A natural and powerful a priori segmentation variable is product-class usage. Who are the heavy users of the product or service? In many product categories, the heavy users (who are usually 20 to 30 percent of the users) account for almost 70 to 80 percent of the volume consumed: this is sometimes called the “80:20” rule. It is obviously extremely valuable for a brand to have most of its users from the heavy-user category, for that should lead to disproportionately higher share of units sold.
One segmentation scheme might thus involve heavy users, light users, and nonusers. This particular segmentation scheme is likely to be useful wherever the focus is on building up the market. Each person is classified according to usage, and a program is developed to increase the usage level. The segments defined by usage usually require quite different marketing programs. So a program tailored to one of these segments can generate a substantially greater response than would a marketing program common to all segments. Of course, designing and implementing several marketing programs is costlier than developing one, but the resulting market response will often be significant enough to make it worthwhile.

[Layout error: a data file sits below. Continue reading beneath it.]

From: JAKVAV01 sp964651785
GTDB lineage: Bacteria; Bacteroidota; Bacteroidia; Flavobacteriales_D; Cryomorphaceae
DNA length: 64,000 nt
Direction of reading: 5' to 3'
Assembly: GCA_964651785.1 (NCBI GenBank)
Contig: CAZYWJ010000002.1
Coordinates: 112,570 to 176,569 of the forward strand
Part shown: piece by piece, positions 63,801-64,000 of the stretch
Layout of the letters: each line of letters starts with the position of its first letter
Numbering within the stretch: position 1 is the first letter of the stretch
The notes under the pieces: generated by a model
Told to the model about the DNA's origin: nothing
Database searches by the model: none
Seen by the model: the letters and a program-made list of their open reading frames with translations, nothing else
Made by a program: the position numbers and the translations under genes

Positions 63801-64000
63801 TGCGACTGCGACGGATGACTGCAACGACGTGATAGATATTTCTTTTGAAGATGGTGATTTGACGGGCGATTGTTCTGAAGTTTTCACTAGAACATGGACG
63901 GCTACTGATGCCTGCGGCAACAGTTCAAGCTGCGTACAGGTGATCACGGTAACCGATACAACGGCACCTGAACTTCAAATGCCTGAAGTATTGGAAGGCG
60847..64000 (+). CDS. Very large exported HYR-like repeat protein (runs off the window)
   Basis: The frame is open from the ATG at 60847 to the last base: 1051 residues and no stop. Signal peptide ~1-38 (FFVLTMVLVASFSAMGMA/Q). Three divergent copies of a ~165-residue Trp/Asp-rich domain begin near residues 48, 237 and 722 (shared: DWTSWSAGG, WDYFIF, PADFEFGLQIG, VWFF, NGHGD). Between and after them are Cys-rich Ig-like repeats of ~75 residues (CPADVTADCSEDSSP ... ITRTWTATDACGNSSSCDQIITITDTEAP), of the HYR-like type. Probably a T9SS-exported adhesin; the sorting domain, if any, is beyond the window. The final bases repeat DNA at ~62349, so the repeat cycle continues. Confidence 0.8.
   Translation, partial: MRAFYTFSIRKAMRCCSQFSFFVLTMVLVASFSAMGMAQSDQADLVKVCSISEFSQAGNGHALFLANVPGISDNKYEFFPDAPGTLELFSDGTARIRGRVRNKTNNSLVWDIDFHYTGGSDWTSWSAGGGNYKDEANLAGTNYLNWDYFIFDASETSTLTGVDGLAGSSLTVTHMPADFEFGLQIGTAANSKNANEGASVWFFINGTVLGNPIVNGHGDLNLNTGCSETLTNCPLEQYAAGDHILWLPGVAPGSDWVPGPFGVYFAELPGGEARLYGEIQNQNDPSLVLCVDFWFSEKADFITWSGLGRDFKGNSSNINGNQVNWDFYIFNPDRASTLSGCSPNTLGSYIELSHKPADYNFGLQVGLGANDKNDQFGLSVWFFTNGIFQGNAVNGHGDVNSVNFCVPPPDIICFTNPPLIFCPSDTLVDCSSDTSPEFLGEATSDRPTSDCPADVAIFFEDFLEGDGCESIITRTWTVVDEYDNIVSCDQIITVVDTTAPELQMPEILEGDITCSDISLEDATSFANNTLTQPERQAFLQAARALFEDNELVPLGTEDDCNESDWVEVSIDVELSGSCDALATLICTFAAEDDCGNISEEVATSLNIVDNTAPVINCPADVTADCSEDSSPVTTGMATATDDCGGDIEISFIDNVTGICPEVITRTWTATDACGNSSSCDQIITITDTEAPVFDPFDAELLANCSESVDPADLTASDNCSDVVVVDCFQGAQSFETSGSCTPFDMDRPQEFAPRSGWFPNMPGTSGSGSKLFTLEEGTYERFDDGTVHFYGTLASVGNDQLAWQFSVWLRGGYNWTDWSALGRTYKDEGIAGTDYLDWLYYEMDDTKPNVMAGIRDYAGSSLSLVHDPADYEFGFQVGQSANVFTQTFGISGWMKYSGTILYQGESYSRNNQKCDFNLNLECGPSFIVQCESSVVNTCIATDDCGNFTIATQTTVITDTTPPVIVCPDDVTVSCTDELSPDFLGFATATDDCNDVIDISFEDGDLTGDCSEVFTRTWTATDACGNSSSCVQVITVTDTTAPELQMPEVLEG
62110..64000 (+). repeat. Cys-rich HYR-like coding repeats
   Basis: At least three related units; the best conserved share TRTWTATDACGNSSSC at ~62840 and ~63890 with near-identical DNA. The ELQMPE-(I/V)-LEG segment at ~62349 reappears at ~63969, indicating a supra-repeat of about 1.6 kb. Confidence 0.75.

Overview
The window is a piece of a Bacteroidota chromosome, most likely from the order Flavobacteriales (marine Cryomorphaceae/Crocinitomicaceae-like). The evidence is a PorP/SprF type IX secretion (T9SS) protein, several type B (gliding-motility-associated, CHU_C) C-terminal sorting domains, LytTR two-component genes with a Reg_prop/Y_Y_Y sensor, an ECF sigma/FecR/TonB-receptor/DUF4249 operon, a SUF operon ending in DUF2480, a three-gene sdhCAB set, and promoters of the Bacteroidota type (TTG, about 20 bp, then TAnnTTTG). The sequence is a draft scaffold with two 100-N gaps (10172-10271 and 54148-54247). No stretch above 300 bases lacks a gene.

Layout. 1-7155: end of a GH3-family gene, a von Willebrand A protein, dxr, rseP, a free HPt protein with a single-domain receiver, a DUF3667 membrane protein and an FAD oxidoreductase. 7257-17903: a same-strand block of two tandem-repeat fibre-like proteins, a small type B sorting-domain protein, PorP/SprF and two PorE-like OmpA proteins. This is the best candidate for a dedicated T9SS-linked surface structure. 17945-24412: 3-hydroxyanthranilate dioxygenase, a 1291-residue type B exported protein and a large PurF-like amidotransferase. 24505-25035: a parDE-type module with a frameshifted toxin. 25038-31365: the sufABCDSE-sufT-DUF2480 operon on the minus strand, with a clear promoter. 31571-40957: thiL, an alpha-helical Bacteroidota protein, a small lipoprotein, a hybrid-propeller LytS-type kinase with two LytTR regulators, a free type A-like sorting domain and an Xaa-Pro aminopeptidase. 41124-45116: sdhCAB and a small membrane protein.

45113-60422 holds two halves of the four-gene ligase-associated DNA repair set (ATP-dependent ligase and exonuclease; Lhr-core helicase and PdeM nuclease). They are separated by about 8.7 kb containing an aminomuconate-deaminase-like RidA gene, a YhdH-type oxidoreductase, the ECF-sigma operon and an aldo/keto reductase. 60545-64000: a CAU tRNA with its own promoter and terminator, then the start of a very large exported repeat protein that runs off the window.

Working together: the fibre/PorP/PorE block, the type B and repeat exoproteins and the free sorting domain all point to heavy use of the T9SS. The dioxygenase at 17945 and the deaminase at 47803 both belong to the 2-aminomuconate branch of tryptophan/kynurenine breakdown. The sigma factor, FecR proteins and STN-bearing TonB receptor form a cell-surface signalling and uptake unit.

A somewhat different aspect of usage segmentation is the possibility that consumers may seek different benefits from the same product (e.g., soft drinks) depending on the nature of the usage-occasion (e.g., social use versus food-enhancement). Different ad campaigns to address these different occasion-based segments are therefore also possible.